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"Kurumi" ('94 Brilliant Black V6 5-Speed) Restoration

2143 Views 34 Replies 3 Participants Last post by  Spannerhead
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Original post follows:

* * * * * *

So, this is Kurumi. She finally arrived early this morning. She needs a lot of help.
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Kurumi is a '94 5-speed V6. She was originally a Canadian-market car (hence the "Mystère" trunklid badging). I bought her from the original owner. She has 270K km (~170K mi). She spent the first ~6 years of her life in Canada before moving to Fort Myers, Florida, where she was driven until 2010-2012, when she was parked.
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I had planned to drive her up here to Chattanooga, but she wasn't "ready for prime time" and so I had her shipped instead.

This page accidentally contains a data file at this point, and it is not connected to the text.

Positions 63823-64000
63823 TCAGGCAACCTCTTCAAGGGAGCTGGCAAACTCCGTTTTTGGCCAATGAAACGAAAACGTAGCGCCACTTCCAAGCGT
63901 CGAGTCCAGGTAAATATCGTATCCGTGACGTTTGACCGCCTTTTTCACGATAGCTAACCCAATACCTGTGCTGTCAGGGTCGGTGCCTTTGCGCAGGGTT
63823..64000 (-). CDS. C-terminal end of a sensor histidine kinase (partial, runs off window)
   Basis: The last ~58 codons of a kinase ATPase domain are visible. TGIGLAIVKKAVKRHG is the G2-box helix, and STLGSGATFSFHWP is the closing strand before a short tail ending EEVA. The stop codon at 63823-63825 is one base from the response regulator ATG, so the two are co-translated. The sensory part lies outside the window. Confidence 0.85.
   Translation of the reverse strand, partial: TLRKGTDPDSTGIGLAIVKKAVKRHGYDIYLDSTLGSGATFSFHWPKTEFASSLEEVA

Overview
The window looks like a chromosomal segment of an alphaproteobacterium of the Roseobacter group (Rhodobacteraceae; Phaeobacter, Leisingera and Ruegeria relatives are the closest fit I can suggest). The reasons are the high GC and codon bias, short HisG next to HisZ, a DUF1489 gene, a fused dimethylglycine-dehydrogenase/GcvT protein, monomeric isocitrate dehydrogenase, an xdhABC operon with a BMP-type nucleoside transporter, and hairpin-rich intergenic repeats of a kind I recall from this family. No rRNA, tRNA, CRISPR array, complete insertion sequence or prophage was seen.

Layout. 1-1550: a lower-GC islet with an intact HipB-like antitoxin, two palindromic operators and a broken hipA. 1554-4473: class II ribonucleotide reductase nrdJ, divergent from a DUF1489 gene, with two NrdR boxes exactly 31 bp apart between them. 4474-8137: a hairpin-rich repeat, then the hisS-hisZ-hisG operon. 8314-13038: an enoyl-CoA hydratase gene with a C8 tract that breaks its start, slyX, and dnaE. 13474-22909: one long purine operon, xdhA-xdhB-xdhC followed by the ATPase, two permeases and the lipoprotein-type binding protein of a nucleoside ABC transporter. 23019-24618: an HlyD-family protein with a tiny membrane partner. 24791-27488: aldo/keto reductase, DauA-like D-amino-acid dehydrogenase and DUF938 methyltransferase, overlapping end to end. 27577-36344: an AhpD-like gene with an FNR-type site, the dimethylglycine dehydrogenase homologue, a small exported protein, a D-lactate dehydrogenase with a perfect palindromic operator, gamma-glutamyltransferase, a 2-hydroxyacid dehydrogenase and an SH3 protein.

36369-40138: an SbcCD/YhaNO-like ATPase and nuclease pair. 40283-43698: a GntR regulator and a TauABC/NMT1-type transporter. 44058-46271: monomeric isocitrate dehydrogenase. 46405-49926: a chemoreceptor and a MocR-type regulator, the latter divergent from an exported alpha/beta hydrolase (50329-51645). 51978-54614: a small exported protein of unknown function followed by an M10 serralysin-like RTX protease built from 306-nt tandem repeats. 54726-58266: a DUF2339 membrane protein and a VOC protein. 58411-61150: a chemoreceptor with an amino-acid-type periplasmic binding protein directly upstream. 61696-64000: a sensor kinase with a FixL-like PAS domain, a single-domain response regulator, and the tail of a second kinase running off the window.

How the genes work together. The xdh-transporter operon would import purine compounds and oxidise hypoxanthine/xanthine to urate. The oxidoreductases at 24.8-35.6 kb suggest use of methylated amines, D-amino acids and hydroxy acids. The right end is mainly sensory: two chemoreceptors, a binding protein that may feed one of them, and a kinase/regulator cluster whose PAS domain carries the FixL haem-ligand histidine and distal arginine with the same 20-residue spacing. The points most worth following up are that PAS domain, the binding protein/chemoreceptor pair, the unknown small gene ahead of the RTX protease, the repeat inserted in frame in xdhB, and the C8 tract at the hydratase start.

She'll be getting Megumi's 108K mi engine/trans + a host of other non-rusty parts, and a thorough clean.

Current (known) issues:
  • Massive exhaust leak
  • Marginal brakes
  • Rusty undercarriage
  • Completely dead shocks
  • Speedo inop (cruise works, though, so I think the speed sensor is OK)
  • Fuel sender inop (seized b/c of bad gas?)
  • Shifter bushings shot
  • Needs a tune up
  • ~3 small dents
  • Cat scratches on sunroof panel
Fortunately, Megumi's parts will serve to help replace all the non-consumable bits.

Follow along as I bring her back into focus, and eventually give her some mild upgrades. OEM+.
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Day 1 progress (I only had 1/2 hour):
  • Removed window stickers and '90s cell antenna
  • Swapped on Megumi's '95+ wheels
  • Slam-dunked sunroof shield into trash can
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No scratches under the sunroof shield, unlike with Megumi. There's a line of dirt, but it will clean up/polish out.